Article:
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Computer Science Fundamentals Unit 4 Course C Lesson 10: Harvesting Crops with Loops (2018)

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Title:

Computer Science Fundamentals Unit 4 Course C Lesson 10: Harvesting Crops with Loops (2018)

URL:

https://curriculum.code.org/csf-18/coursec/10/

Content Source:

Code.org
Type: Lesson/Unit Plan

Overview:

In the preceding stage, students used loops to create fantastic drawings. Now they're going to loop new actions in order to help the harvester collect multiple veggies growing in large bunches.

It may seem unnecessarily repetitive to have two plugged stages introducing loops, but the practice of using loops for different reasons develops a student's understanding of what loops can do. In "Loops in Maze" students only used loops to repeat movements. In this lesson, students will use loops to repeat other actions like harvesting pumpkins. New patterns will emerge and students will use creativity and logical thinking to determine what code needs to be repeated and how many times.

Students will be able to:
- write a program for a given task which loops a single command.
- identify when a loop can be used to simplify a repetitive action.
- employ a combination of sequential and looped commands to move and perform actions.

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Content Standard(s):
Digital Literacy and Computer Science
DLIT (2018)
Grade: 2
2) Create an algorithm for other learners to follow.

Examples: Unplugged coding activities, illustrate sequence of a process such as baking a cake.

Unpacked Content
Evidence Of Student Attainment:
Students:
  • will develop a sequence of events related to a task that others can follow.
Teacher Vocabulary:
  • sequence
Knowledge:
Students know:
  • the sequence of events for a tasks are important.
  • sequence of events may be read and interpreted by other people or machines.
Skills:
Students are able to:
  • develop a sequence of events for a task that others can follow.
Understanding:
Students understand that:
  • a task can be broken down into a sequence of smaller events or steps.
Digital Literacy and Computer Science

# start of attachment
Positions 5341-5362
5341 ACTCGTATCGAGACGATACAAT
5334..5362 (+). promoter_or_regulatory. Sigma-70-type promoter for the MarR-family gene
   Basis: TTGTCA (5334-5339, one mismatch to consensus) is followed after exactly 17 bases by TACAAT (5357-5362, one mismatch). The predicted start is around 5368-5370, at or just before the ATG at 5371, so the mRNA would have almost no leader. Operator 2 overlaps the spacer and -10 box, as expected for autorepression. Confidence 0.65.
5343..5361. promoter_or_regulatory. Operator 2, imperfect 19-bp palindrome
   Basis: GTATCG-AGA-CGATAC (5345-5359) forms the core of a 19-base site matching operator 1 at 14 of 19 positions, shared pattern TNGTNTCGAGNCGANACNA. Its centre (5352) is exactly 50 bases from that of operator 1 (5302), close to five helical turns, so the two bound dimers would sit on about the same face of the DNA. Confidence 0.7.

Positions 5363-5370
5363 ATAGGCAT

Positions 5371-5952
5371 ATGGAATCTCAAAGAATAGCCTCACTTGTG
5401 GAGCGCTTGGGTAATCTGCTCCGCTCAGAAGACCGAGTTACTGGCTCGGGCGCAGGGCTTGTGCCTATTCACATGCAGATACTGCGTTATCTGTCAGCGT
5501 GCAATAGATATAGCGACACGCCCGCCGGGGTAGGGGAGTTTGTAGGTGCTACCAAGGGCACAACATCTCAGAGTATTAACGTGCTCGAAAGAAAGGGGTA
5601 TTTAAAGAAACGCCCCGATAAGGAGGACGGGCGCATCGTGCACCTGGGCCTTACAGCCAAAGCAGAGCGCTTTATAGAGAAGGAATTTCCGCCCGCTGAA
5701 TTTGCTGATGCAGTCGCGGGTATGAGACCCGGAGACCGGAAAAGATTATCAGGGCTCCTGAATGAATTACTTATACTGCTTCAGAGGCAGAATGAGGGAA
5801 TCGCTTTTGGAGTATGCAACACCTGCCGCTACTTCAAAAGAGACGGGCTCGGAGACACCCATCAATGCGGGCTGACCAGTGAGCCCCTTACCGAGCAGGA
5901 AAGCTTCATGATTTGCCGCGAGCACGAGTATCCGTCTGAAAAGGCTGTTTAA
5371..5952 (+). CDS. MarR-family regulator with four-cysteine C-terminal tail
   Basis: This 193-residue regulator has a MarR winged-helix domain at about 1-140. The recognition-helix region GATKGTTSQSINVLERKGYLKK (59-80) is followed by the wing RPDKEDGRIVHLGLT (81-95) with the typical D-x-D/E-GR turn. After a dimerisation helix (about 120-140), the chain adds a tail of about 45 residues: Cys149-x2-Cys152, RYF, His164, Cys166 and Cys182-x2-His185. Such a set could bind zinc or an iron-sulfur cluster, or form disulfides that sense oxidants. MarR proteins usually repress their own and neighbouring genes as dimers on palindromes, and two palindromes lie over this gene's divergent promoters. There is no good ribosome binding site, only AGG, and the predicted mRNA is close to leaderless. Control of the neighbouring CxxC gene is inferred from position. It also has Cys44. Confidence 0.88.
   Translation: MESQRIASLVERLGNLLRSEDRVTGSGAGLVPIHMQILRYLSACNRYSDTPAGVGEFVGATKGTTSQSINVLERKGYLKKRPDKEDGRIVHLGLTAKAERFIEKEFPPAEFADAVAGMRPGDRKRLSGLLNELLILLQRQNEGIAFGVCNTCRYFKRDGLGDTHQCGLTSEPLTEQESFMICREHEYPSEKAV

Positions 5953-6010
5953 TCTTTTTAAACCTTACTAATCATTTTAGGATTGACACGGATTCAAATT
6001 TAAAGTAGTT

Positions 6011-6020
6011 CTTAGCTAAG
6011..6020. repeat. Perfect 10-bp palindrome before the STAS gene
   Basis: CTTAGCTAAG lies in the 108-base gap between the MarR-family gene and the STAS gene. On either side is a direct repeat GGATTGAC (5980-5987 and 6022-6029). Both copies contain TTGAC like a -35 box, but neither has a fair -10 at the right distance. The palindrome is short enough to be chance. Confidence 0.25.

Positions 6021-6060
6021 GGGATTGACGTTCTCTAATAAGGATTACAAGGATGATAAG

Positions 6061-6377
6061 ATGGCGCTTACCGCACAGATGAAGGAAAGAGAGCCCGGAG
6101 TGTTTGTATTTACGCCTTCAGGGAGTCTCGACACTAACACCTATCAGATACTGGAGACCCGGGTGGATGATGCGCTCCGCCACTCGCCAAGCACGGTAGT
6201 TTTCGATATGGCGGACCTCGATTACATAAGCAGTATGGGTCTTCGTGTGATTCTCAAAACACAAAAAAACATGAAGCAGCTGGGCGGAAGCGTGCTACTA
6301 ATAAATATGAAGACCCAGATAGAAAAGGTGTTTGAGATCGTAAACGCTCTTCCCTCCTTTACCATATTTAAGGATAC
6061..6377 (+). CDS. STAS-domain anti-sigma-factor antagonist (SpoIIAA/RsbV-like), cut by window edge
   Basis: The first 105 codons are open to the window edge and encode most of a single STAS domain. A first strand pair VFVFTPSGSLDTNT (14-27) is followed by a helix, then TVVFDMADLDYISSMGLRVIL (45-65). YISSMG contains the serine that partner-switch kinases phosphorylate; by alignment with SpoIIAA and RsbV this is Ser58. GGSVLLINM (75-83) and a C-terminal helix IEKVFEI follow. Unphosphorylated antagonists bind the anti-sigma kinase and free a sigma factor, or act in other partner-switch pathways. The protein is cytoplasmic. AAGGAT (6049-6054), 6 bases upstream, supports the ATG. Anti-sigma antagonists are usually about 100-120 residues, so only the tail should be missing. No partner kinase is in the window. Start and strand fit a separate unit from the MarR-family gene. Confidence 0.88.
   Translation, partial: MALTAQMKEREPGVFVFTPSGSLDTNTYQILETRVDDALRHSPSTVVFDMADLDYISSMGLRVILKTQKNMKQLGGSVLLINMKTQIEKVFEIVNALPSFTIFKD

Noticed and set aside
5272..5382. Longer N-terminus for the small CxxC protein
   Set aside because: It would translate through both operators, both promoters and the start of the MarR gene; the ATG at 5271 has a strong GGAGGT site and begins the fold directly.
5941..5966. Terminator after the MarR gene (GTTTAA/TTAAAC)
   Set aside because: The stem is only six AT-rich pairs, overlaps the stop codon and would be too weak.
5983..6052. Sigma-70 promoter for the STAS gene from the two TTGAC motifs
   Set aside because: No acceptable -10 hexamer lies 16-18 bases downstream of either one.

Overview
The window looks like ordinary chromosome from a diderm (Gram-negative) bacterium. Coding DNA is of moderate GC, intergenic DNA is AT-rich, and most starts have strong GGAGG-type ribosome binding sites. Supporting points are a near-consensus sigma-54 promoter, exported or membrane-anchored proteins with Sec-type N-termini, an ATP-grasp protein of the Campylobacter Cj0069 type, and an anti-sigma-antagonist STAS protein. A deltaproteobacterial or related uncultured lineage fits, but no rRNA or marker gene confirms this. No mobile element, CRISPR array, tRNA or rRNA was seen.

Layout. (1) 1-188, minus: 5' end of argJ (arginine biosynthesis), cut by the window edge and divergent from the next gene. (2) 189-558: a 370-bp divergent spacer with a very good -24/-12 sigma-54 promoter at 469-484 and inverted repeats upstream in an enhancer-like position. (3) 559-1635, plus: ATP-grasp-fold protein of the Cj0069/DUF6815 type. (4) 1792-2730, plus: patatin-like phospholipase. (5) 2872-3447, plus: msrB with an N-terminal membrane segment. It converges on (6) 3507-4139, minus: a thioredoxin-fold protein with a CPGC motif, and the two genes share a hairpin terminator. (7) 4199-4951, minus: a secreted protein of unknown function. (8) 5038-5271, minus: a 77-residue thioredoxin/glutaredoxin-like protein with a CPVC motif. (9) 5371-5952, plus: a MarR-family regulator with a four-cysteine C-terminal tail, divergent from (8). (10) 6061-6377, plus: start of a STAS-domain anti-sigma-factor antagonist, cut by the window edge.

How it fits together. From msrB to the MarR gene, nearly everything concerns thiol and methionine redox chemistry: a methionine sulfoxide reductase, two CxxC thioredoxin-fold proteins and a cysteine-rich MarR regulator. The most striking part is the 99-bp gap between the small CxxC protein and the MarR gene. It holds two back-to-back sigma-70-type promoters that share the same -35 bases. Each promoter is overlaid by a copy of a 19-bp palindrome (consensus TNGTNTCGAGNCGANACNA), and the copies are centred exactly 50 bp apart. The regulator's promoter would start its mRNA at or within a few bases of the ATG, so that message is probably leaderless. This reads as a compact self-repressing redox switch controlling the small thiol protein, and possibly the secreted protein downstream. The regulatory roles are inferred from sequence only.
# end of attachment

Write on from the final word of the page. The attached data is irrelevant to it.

DLIT (2018)
Grade: 2
3) Construct elements of a simple computer program using basic commands.

Examples: Digital block-based programming, basic robotics.

Unpacked Content
Evidence Of Student Attainment:
Students:
  • will drag and drop blocks of code to complete a task.
  • will run a program they develop using block based coding.
Teacher Vocabulary:
  • program
  • code
Knowledge:
Students know:
  • programming blocks represent a set of codes.
  • block based programs can be used to design a task.
  • block based programs can be interpreted by machines.
Skills:
Students are able to:
  • drag and drop blocks of code.
  • drag and drop blocks of code to complete a tasks.
  • run a block based program after sequencing tasks to complete a desired process.
Understanding:
Students understand that:
  • blocks of code can be moved around and combined into an order that completes a task or process.
  • sets of block coding can be run to perform the task/process.
Digital Literacy and Computer Science
DLIT (2018)
Grade: 2
4) Identify bugs in basic programming.

Examples: Problem-solving, trial and error.

Unpacked Content
Evidence Of Student Attainment:
Students:
  • will run a sequence of block based code and determine where there is an error.
  • will correct an error in block based code once it is identified.
Teacher Vocabulary:
  • debug
  • problem-solve
  • error
Knowledge:
Students know:
  • if sequence of code is not correct the task will not complete.
  • incorrect code can be identified and corrected.
Skills:
Students are able to:
  • create a small section of code for a task.
  • run the program to ensure the task is completed.
  • identify when there is an error in the code.
  • correct an error in the code through trial and error.
Understanding:
Students understand that:
  • when sets of block coding are combined to perform a task occassionally an error may occur.
  • when an error in code is identified the code may be rearranged, edited, or removed to correct the error.
Digital Literacy and Computer Science
DLIT (2018)
Grade: 2
18) Investigate the design process and use digital tools to illustrate potential solutions to a problem, given guidance and support

Examples: Create a presentation, drawing or graphic, audio tool, or video.

Unpacked Content
Evidence Of Student Attainment:
Students:
  • will design multiple solutions to a problem.
  • will redesign solutions after testing and critique.
  • will share solutions using a digital too.
Teacher Vocabulary:
  • design process
  • critique
  • redesign
Knowledge:
Students know:
  • problems can be found everywhere, such as in their classroom, neighborhood, town, state, country, and world.
  • they can produce ideas and solutions to these problems.
  • there can be more than one solution to a problem.
  • how to test a solution.
  • how to display their ideas using a digital tool.
Skills:
Students are able to:
  • find and define problems in everyday life in the classroom, neighborhood, or city.
  • state multiple solutions for a problem.
  • draw, write about, or build a prototype to the solution.
  • redesign a solution after testing and/or critique.
  • share solutions through a digital platform.
Understanding:
Students understand that:
  • they can solve problems in their home, classroom, neighborhood, and city.
  • they can share their solutions with others.
  • they can share their solutions digitally with words, drawings, audion, and/or videos.
  • solutions can be made better through testing and critique.
Tags: algorithm, debug, harvester, loops, problem solving, program
License Type: Custom Permission Type
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Author: Aimee Bates